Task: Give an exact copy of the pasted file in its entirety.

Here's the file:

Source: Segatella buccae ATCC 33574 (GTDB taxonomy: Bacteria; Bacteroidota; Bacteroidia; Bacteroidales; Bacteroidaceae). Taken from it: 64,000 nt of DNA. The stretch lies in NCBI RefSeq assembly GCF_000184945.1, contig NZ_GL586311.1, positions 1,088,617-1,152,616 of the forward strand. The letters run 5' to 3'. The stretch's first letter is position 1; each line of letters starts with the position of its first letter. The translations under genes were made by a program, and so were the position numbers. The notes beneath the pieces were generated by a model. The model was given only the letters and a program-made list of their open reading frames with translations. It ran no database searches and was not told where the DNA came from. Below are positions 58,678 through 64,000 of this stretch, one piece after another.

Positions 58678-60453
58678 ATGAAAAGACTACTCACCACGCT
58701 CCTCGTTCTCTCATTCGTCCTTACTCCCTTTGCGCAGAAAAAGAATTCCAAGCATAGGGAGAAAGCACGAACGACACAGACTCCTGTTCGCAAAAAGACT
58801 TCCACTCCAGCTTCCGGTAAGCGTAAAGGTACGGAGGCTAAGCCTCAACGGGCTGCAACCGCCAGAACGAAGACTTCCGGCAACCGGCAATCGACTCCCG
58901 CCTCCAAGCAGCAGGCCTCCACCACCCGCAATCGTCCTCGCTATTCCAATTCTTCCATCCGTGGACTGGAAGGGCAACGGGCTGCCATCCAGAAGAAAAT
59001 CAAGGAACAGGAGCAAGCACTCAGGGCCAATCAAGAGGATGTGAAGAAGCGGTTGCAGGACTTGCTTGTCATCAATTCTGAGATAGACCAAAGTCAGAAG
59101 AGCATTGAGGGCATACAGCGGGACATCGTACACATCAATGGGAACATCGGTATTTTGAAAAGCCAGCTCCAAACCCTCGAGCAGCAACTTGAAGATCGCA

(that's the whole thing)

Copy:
Source: Segatella buccae ATCC 33574 (GTDB taxonomy: Bacteria; Bacteroidota; Bacteroidia; Bacteroidales; Bacteroidaceae). Taken from it: 64,000 nt of DNA. The stretch lies in NCBI RefSeq assembly GCF_000184945.1, contig NZ_GL586311.1, positions 1,088,617-1,152,616 of the forward strand. The letters run 5' to 3'. The stretch's first letter is position 1; each line of letters starts with the position of its first letter. The translations under genes were made by a program, and so were the position numbers. The notes beneath the pieces were generated by a model. The model was given only the letters and a program-made list of their open reading frames with translations. It ran no database searches and was not told where the DNA came from. Below are positions 58,678 through 64,000 of this stretch, one piece after another.

Positions 58678-60453
58678 ATGAAAAGACTACTCACCACGCT
58701 CCTCGTTCTCTCATTCGTCCTTACTCCCTTTGCGCAGAAAAAGAATTCCAAGCATAGGGAGAAAGCACGAACGACACAGACTCCTGTTCGCAAAAAGACT
58801 TCCACTCCAGCTTCCGGTAAGCGTAAAGGTACGGAGGCTAAGCCTCAACGGGCTGCAACCGCCAGAACGAAGACTTCCGGCAACCGGCAATCGACTCCCG
58901 CCTCCAAGCAGCAGGCCTCCACCACCCGCAATCGTCCTCGCTATTCCAATTCTTCCATCCGTGGACTGGAAGGGCAACGGGCTGCCATCCAGAAGAAAAT
59001 CAAGGAACAGGAGCAAGCACTCAGGGCCAATCAAGAGGATGTGAAGAAGCGGTTGCAGGACTTGCTTGTCATCAATTCTGAGATAGACCAAAGTCAGAAG
59101 AGCATTGAGGGCATACAGCGGGACATCGTACACATCAATGGGAACATCGGTATTTTGAAAAGCCAGCTCCAAACCCTCGAGCAGCAACTTGAAGATCGCA